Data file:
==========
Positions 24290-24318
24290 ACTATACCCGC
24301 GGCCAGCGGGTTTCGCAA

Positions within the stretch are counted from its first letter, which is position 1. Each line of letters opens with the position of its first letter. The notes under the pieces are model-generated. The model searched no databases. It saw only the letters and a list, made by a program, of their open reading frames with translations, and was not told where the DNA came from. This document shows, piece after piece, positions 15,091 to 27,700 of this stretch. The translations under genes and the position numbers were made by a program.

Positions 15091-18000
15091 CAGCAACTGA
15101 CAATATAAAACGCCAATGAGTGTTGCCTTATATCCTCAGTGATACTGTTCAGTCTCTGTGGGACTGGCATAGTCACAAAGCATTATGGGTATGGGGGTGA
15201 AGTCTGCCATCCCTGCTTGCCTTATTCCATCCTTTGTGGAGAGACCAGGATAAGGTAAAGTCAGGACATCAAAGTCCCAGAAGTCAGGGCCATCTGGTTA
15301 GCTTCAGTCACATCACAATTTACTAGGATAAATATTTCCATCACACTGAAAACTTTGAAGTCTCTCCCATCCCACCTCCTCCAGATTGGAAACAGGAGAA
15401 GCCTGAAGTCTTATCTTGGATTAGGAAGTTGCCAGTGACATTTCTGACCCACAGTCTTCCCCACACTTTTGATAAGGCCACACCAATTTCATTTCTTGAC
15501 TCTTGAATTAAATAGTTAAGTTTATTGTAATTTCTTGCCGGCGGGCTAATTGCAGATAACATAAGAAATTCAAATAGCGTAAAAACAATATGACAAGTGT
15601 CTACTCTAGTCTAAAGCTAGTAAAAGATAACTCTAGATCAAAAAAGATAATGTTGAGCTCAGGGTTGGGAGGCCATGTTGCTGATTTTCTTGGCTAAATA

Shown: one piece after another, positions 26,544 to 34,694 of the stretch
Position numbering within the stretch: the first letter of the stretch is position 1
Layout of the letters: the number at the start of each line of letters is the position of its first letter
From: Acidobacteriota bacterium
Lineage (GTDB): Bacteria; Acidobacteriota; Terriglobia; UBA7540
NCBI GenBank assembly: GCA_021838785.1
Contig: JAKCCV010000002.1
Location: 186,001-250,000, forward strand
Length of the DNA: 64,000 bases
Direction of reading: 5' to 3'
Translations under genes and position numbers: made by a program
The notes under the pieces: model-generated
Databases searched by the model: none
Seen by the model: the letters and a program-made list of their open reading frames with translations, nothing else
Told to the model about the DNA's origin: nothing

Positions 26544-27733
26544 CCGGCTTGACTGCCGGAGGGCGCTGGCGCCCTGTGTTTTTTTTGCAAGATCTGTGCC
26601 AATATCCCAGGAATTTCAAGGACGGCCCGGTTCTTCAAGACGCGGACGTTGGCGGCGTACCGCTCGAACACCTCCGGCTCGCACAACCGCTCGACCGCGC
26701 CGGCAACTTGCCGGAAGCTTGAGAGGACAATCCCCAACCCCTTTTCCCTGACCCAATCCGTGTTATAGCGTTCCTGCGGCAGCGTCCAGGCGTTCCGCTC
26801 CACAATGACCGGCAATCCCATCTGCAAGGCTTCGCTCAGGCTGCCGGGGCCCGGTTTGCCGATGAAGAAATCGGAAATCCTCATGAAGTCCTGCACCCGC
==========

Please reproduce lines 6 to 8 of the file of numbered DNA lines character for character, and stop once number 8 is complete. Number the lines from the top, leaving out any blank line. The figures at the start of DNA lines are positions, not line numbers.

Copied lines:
15091 CAGCAACTGA
15101 CAATATAAAACGCCAATGAGTGTTGCCTTATATCCTCAGTGATACTGTTCAGTCTCTGTGGGACTGGCATAGTCACAAAGCATTATGGGTATGGGGGTGA
15201 AGTCTGCCATCCCTGCTTGCCTTATTCCATCCTTTGTGGAGAGACCAGGATAAGGTAAAGTCAGGACATCAAAGTCCCAGAAGTCAGGGCCATCTGGTTA